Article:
SharePoint 2010 Site Governance - dummies

SharePoint 2010 Site Governance

Website governance is about the people, policies, and processes that craft your site. And your governance helps you figure out how to apply all the SharePoint 2010 features that are available to you.

Failure is not an option

One of Microsoft’s key SharePoint product drivers was the goal to put more control and configuration in the hands of the users; SharePoint was designed to be The Platform of the People.

And people, as you’ve probably noticed, tend to be unpredictable. So SharePoint + Human nature = Chaos. Sooner or later, an uncontrolled proliferation of sites and subsites, ways of doing things, ways of tagging and applying metadata, and ways of managing documents will produce a very unwieldy SharePoint installation.

Get executive buy-in and support

Successful governance plans usually have a high-visibility advocate to support and communicate them. So find an executive buy-in. You won’t have too hard a time making the case to leadership; they’ve already invested in a powerful SharePoint platform, and it’s probably supporting functions that are crucial to the success of your organization.

Line up executive support and enlist that support to drive the formation of and participation in governance committee activities.

Build an effective governance group

IT commonly dominates governance committees; they have to manage server space, deal with security groups, and implement new functionality. These are ample motivation to formalize much of what they do with SharePoint. But a governance committee comprised entirely or even largely of IT resources won’t get you where you need to be.

In addition to your executive sponsor, your governance group should represent a diverse mix of representatives from the business, representatives from any compliance areas, and folks from corporate communications and training.

Find the right level

Don’t try to identify and address everything someone might do with SharePoint; provide guardrails to steer your users in the appropriate things to do or to avoid. Those things vary by organization; there’s no magic list of what to address. (Larger organizations tend to need more governance than smaller organizations.)

Over time, your governance group will uncover areas that need governance, and this will be helped along if you already have a clear process in place to propose, evaluate, and implement governance when and where the need arises.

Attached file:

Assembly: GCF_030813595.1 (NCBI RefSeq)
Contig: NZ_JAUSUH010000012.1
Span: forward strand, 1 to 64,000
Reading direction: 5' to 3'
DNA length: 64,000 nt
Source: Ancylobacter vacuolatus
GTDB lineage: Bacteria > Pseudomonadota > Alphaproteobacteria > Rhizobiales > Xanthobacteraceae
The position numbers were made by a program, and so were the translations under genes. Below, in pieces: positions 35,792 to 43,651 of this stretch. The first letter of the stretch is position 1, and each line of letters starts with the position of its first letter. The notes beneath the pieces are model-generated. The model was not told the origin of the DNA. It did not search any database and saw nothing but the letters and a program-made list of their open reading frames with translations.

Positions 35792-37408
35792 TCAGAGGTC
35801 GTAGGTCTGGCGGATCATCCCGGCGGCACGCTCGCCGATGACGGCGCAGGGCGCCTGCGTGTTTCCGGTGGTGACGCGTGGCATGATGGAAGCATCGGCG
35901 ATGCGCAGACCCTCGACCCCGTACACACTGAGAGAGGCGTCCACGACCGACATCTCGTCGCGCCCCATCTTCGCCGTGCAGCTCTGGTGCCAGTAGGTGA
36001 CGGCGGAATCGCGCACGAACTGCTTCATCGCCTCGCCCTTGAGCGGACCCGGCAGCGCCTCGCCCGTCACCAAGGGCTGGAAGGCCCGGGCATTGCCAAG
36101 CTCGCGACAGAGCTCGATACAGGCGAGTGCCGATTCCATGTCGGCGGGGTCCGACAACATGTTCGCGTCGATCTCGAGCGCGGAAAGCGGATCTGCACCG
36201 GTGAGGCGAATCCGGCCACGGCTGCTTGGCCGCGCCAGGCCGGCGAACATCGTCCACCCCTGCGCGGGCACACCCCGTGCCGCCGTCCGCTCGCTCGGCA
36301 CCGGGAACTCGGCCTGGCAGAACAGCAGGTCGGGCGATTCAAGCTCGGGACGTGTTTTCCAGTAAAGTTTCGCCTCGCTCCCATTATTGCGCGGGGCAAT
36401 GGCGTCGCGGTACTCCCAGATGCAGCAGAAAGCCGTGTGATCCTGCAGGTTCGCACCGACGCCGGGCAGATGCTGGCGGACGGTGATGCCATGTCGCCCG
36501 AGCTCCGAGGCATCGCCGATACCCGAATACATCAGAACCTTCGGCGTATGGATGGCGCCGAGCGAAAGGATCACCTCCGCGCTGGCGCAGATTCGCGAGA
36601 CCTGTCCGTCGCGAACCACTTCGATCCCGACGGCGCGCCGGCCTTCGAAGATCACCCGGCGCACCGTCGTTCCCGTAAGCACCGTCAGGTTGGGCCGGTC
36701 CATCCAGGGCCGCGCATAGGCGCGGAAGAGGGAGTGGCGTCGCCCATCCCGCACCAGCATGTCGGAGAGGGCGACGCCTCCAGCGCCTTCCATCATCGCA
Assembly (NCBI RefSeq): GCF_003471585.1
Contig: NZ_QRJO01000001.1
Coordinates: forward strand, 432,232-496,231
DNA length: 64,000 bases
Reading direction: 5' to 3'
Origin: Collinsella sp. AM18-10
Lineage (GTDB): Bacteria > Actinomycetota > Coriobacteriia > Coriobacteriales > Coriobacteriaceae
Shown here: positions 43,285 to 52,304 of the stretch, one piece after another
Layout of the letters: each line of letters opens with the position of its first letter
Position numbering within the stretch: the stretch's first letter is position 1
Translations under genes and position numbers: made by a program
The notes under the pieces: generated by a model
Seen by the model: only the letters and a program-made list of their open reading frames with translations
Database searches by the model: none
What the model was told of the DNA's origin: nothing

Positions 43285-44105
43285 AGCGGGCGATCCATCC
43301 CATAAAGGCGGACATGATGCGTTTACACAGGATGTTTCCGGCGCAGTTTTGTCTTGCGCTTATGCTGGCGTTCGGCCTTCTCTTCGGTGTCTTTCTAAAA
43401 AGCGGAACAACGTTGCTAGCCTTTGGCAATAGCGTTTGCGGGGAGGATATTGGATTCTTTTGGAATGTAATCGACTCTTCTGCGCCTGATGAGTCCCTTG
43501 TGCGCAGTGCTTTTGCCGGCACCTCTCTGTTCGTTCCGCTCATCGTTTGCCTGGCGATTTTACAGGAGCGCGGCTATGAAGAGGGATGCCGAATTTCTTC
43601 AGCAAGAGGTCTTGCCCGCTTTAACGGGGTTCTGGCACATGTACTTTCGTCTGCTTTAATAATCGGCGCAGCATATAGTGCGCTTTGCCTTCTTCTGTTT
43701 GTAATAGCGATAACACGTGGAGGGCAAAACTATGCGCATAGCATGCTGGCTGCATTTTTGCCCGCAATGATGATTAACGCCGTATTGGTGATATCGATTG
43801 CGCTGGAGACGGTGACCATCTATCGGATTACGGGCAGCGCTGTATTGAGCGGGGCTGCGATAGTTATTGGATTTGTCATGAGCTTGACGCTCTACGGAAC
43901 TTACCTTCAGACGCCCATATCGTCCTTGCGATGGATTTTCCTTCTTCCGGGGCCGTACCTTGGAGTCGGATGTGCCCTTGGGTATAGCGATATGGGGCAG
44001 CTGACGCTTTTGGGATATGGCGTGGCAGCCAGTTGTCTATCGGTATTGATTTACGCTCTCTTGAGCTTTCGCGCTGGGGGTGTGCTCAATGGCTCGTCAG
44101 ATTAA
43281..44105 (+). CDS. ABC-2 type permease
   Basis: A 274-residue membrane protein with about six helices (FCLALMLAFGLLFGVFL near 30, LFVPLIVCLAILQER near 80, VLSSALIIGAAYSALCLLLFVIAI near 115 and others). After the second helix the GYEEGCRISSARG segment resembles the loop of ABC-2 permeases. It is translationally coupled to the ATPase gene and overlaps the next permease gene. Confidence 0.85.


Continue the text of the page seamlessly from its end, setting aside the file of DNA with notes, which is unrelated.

Yours, mine, ours: decide who owns what

Kick-start a governance effort by thinking about the whos: Who can do what? Who owns what? So for example, you might start with identifying who can provision top-level sites and who can provision subsites.

If you have global navigation, identify who decides what goes there. And so on. The whos will suggest the hows, so you can consider those next.

(Re)visit social networking policies

If you have a social media governance plan in place, it may have been developed to govern external social networking tools; if this is the case, you need to revisit it in the context of SharePoint.

SharePoint 2010 brings components of social media used in the real world into the workplace. And the ability for employees not only to connect with their peers but also use a corporate-sanctioned tool (SharePoint) to follow coworkers’ activities (via live feeds and Twitter-like status updates), exchange opinions with peers (via social tagging and ratings), and pool information (wikis) represents a significant change from external social media.

So if you have a specific governance policy around social media, revisit it in the context of internal communications. You’ll probably find that you need a whole new strategy.

Design and branding

Whether your SharePoint is an internal portal or a public-facing website, the interface should reflect your corporate image, present a certain level of design integrity, and provide users with a consistent navigation scheme that helps them find their way around.

Your governance plan should address look and feel and how things like global navigation persist across your site. (Master pages certainly can help define what’s changeable and what’s not.)

The content management bits

Metadata, content types, and taxonomies can help reduce the plague of duplicate-but-slightly-different information.

To leverage the content management of your SharePoint installation, encourage consistency around metadata and how things are tagged. Content types are a great way to ensure that a core set of tags are consistently applied to similar content, making the content easier to find, easier to reuse, and easier to filter.

So identify key metadata that needs to be formalized via content types and applied across SharePoint sites, and then develop governance around them.

Reuse Web Parts

One great feature of SharePoint is the fact that someone can create a really useful Web Part and then export and import it for use somewhere else. Plenty of community Web Parts are available for download on the web. Unfortunately, some Web Parts contain malicious code that can pose security problems or just simply don’t work as advertised.

Likewise, even some internally developed Web Parts can present problems if they allow users to configure them.

Web Parts need to be subjected to controls before they’re added to your SharePoint sites. Develop governance around how they’re tested and approved, what the change control process looks like, and how they’re released and made available.

Keep things current: web operations management

Web Operations Management is the care and feeding of your SharePoint sites. You may find it’s easy to think about SharePoint sites as projects with defined beginnings, middles, and ends. But in reality, they’re more organic than that. Websites are living entities, which grow and change over time. The more traffic your site sees, the more important it is to stay on top of that maintenance.